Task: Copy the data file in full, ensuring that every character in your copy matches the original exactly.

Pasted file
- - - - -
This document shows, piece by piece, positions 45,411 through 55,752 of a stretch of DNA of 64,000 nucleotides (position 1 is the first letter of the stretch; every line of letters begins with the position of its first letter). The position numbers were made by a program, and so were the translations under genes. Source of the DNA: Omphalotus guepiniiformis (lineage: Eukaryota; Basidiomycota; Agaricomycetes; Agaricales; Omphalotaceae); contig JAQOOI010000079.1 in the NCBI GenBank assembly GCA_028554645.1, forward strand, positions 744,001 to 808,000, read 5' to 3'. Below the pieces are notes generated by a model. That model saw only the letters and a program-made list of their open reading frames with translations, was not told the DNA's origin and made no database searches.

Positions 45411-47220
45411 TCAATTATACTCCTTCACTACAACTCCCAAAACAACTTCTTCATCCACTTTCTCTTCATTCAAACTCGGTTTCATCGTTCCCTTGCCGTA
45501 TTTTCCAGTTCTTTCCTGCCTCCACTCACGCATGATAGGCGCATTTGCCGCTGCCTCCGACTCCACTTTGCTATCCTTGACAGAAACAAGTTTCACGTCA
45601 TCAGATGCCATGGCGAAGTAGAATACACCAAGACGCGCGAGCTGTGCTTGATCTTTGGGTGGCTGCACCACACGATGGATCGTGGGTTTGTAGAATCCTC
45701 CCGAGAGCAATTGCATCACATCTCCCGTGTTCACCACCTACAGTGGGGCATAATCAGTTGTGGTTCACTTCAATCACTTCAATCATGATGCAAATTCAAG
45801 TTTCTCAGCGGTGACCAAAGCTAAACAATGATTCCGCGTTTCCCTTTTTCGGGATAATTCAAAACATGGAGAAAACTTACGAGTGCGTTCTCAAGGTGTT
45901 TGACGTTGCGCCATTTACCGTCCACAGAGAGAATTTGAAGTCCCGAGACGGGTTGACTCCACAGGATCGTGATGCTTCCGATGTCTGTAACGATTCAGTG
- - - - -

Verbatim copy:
This document shows, piece by piece, positions 45,411 through 55,752 of a stretch of DNA of 64,000 nucleotides (position 1 is the first letter of the stretch; every line of letters begins with the position of its first letter). The position numbers were made by a program, and so were the translations under genes. Source of the DNA: Omphalotus guepiniiformis (lineage: Eukaryota; Basidiomycota; Agaricomycetes; Agaricales; Omphalotaceae); contig JAQOOI010000079.1 in the NCBI GenBank assembly GCA_028554645.1, forward strand, positions 744,001 to 808,000, read 5' to 3'. Below the pieces are notes generated by a model. That model saw only the letters and a program-made list of their open reading frames with translations, was not told the DNA's origin and made no database searches.

Positions 45411-47220
45411 TCAATTATACTCCTTCACTACAACTCCCAAAACAACTTCTTCATCCACTTTCTCTTCATTCAAACTCGGTTTCATCGTTCCCTTGCCGTA
45501 TTTTCCAGTTCTTTCCTGCCTCCACTCACGCATGATAGGCGCATTTGCCGCTGCCTCCGACTCCACTTTGCTATCCTTGACAGAAACAAGTTTCACGTCA
45601 TCAGATGCCATGGCGAAGTAGAATACACCAAGACGCGCGAGCTGTGCTTGATCTTTGGGTGGCTGCACCACACGATGGATCGTGGGTTTGTAGAATCCTC
45701 CCGAGAGCAATTGCATCACATCTCCCGTGTTCACCACCTACAGTGGGGCATAATCAGTTGTGGTTCACTTCAATCACTTCAATCATGATGCAAATTCAAG
45801 TTTCTCAGCGGTGACCAAAGCTAAACAATGATTCCGCGTTTCCCTTTTTCGGGATAATTCAAAACATGGAGAAAACTTACGAGTGCGTTCTCAAGGTGTT
45901 TGACGTTGCGCCATTTACCGTCCACAGAGAGAATTTGAAGTCCCGAGACGGGTTGACTCCACAGGATCGTGATGCTTCCGATGTCTGTAACGATTCAGTG